Wednesday, February 28, 2007

Why I Hate Connex

I've been meaning to write about why I hate Connex for a while now, but never really got around to it.

Then, in todays Age Kenneth Davidson appears to have done it for me!

'Connex and Yarra Trams have shown, almost from the start of their franchises, that they were not serious about making profits by improving service and lowering costs. They have performed as classic rent seekers whose profits have been based on their ability to extract generous subsidies from a captive government.'

Although I generally ride to work three days a week, having to endure Connex on the remaining two days is a real pain in the arse. They never run on time, the services have been cut to threadbare levels, they never stop at my station, and the timetables are just non-sensical in the first place (especially in the evenings).

It's time to get public transport serving the public again!

There is also the issue of them closing the manually operated boom gates down on beach road in Sandringham- I think there is a protest on this weekend, which sadly I won't be able to attend. The Tuesday night ride goes through those gates each week, and it would be a great shame if this service were to be 'rationalised'. Connex are saying that the manually operated gate should be replaced due to 'safety concerns'- despite its impeccable safety record. We all know the real reason behind the closure- cost cutting and improving returns to shareholders.

Monday, February 26, 2007

Monday Politics

Maxine McKew seeks pre-selection to face off against John Winston Howard in Bennelong! Can she do it? Argh, probably not.

I applaud the strategy of running her in a non-safe Labor seat, which avoids the usual shit fight surrounding parachuting celebrity candidates into safe seats. She would also be well placed to run in any by-election should John Howard lose the election. Rudd is playing a strategic game here, and obviously thinks he is pretty clever. I doubt that McKew running will unsettle the PM, as Rudd hopes. But it is good that McKew is keen to fight for a difficult seat, unlike Cheryl Kernot who complained bitterly that the seat she had been assigned was not safe enough. I think it also shows the electorate that Rudd has more of a fighting spirit than the Beazley, that and his odd habit of ‘marking’ or following around the Prime Minister on official engagements. But I think there is also a risk that the electorate are starting to get a bit restless, forget the strategy, forget the spin, they want some policy ideas. The ‘education revolution’ was a bit light on in terms of actual policy details, so I think Labor will have to lift its game in this department.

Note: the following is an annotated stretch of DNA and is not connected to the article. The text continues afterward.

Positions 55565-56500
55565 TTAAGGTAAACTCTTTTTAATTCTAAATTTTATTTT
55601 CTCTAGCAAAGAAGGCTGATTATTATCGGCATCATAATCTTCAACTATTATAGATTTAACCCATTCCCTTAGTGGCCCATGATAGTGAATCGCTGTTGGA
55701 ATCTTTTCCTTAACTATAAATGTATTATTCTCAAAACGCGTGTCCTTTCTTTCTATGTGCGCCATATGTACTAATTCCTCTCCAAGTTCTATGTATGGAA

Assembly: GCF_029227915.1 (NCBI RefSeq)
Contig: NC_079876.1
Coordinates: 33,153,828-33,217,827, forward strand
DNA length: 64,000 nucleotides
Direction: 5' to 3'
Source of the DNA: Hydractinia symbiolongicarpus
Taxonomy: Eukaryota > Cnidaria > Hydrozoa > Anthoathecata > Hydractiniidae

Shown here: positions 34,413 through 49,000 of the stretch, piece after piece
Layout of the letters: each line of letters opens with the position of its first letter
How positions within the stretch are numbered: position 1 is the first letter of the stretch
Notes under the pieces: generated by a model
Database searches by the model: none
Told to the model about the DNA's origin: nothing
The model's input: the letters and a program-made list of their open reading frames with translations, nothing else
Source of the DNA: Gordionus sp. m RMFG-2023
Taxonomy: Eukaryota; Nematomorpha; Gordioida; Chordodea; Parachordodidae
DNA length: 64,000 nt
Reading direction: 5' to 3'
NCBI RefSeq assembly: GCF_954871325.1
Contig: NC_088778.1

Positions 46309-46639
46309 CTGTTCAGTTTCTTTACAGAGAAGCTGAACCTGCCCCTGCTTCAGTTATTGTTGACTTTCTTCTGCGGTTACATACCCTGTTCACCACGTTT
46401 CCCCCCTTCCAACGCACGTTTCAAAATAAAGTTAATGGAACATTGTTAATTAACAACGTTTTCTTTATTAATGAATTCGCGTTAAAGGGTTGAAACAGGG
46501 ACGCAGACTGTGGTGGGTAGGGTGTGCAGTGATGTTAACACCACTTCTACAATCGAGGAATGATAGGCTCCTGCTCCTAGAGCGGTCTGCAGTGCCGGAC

I just heard Prof Nick Economou on 3RRR who thought that the government might just be in serious trouble at the moment. The areas where they have done well in the past are no longer resonating with voters. The public is growing tired of the war against terrorism as the memory of S11 fades into the middle distance, and mistreating refugees seems to have lost its electoral appeal also. The threats to return 85 Sri Lankan refugees to Indonesia have not been as popular electorally as the Tampa incident. The public may be sick of the government throwing money down the drain building detention centres, and shipping refugees to Nauru, or they may be growing morally weary of extended detention and inhumane treatment of asylum seekers. Kevin Andrews move to the immigration portfolio seems to have signalled a hardening of the policy approach towards asylum seekers.